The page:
Williams, Claytor and Murphy
M.L. SCHULTZE / WKSU

Akron Looks for a Police Force that Reflects the City

Akron is wrapping up another police recruiting drive amidst the pressure of retirements and a national distrust separating police and some communities. On a Wednesday afternoon, about 20 people who are considering applying to become Akron police officers show up for an information session. The instructor positions himself on the floor: “Situps are a little more difficult..." Demonstrating the physical fitness part of the police test has been part these kinds of sessions for decades. But at...

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photo of prescription pills
OADRXBI

A diverse team is forming to oppose a proposed law that would force the state to buy drugs only at a discounted price. The group fighting the “Drug Price Relief Act” features heavy-hitters from the left and right.

The group Ohioans Against The Deceptive Rx Ballot Issue says the ballot initiative only handcuffs the state’s purchasing power and does nothing to force drug companies to cap their prices.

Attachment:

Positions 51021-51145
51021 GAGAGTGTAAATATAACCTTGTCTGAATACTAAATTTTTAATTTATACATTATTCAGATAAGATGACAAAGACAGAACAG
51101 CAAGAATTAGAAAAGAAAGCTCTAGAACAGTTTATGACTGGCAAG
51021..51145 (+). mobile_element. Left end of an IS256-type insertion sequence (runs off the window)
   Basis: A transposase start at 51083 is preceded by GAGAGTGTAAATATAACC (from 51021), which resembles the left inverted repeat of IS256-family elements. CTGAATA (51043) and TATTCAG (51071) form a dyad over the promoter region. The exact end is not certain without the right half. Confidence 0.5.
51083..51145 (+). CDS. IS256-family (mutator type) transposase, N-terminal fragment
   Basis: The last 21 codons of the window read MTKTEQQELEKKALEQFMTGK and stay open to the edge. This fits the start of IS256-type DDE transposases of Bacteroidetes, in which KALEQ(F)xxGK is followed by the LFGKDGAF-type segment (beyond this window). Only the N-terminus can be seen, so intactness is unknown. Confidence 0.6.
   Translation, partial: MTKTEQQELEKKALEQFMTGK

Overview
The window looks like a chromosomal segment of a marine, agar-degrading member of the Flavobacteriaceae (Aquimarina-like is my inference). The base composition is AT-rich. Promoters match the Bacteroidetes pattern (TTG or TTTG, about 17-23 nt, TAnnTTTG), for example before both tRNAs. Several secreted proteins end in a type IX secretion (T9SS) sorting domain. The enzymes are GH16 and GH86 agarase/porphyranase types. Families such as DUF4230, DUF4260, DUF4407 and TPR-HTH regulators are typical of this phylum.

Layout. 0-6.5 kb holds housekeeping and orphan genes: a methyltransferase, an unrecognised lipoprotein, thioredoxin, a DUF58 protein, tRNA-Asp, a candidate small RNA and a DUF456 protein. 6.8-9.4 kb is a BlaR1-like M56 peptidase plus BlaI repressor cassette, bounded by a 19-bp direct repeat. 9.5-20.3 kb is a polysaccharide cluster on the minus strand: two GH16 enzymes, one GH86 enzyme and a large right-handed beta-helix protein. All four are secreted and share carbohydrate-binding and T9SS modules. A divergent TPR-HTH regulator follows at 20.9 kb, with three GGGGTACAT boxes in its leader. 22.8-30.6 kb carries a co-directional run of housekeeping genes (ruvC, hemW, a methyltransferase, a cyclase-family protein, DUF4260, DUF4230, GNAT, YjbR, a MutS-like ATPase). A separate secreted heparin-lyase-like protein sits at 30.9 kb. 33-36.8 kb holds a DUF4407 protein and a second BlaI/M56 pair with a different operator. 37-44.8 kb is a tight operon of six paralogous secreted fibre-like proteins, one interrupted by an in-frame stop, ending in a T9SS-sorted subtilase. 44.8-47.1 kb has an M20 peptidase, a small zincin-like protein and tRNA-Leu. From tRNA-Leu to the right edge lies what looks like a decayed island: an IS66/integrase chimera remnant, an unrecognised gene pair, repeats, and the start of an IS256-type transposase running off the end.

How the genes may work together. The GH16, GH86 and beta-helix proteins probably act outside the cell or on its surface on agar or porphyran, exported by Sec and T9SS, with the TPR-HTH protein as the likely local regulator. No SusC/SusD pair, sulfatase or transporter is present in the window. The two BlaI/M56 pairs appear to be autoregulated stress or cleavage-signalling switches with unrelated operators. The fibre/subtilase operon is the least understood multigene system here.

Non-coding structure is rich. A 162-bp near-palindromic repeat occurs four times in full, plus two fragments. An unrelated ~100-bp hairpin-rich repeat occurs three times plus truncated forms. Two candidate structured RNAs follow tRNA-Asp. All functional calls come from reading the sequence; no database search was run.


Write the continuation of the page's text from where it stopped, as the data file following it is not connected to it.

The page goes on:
Akron Kenmore High School
AKRON PUBLIC SCHOOLS

Akron Public Schools has released its five-year forecast, which includes both some big savings and big cuts in the next school year.

The school district’s report includes the closing of three buildings: a high school, a middle school and an elementary school. It will also cut 79 jobs, most through attrition.

The district says that the cuts will allow Akron schools to reduce spending by more than $6.5 million next school year.

ROB PORTMAN
WKSU FILE PHOTO

Ohio’s U.S. Sen. Rob Portman expects President Donald Trump’s budget will go through big changes in Congress, though perhaps not quite as big as in the past.